2. Reading through various OSR blogs has shifted my outlook drastically... to the point where I'm about to start up a D&D game for some friends... the first time in 20 some years I've touched that stuff. I'm also generally grown more open to a wider range of gaming flavors than I had been.
    Reading these longer missives, in a relative monarchical setting, is MUCH more effective at loosening my hardened opinions than the short pity catfights usually found on forums.

  3. That was a good post, Beedo. I enjoyed reading it as as for the DM screens, I use to call them cheater screens.

    I've been on a culinary journey with my blogging and that's been fun. And I get to talk with some pretty neat people, which is also fun.

    As for the drama on blogs, I don't partake. Just not that interesting to me. I'd rather bake.

    Cheers and boogie boogie.

  4. Your blogging has certainly improved my game, for one.

  5. Happy Anniversary! Blogging is hard work, especially when you're putting in the hours elsewhere to earn your bread and cheese.
    As far as the changes I've made, none so far. Mainly because I'm not DMing currently, but when I start up again in the summer, I'm stealing ideas from everyone. I'm going to try to run the campaign 'rolls-lite' where I don't have the players roll a die for everything, just tell them what happens based on their actions. Also, I'm going to adapt an idea for using NPCs as locks. My notebook is overflowing with adventure ideas based on blog posts.

  6. I've changed my game quite a bit based on what I've read on the intarwebtubes. 4e still blows though :)

  7. I started writing a reply but it became so long that I posted it on my blog instead. In a nutshell, blogs haven't really changed what I do, but they have made the hobby a more enjoyable activity for me.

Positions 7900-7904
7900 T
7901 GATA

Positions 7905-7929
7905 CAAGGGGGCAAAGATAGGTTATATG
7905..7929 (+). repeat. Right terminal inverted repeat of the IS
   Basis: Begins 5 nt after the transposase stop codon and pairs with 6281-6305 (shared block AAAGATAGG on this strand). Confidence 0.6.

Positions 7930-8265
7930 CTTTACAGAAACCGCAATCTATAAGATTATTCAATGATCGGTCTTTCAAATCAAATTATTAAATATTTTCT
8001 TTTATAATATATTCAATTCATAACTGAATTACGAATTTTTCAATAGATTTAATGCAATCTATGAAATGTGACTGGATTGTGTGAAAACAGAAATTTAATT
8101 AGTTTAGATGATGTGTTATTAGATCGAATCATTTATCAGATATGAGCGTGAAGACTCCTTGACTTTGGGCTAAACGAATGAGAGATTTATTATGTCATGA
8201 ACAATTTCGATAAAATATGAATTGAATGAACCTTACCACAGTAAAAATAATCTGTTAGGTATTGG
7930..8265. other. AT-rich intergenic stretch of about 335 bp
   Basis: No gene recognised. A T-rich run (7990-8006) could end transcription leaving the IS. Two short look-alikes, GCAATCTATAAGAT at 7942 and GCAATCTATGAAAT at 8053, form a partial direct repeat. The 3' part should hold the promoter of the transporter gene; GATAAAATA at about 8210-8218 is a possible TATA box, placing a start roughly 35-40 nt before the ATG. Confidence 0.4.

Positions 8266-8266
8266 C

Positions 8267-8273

8. Congratulations on the anniversary. I would say writing a blog has led to me writing one game book and playing in more games--both of which are positives, I'd say.

  9. My first encounter with the OSR was through a Hungarian game (written by Melan) and its guide to refereeing; furthermore a couple of game sessions I DMed plus a dungeon adventure in the Pnakotic Ruins (powered by S&W Whitebox). Nevertheless, it was the plethora of OSR blogs that really satiated (or actually continues to satiate) my hunger for more of it.

    The most important change in my gaming due to blogs is the use of modules of which I read reviews on blogs I frequent; a couple of house rules and a certain attitude towards tweaking the system also originates from my reading blogs (especially Brendan's and talysman's).

    Other changes in my gaming style are also influenced by reading blogs but originate from forum topics or the very OSR products, thus are not counting. Considering this, blogs rather indirectly enhanced my gaming (but did so nevertheless).

  10. 1. Connected me to a bunch of old gamers...and some young ones.
    2. Helped me get out my zine and publish some adventures.
    3. Spent a buttload more money on gaming books.
    4. I am more open to trying new systems and genres.
    5. I've learned to keep my hobby fun, I don't indulge in the squabbling or get into the drama.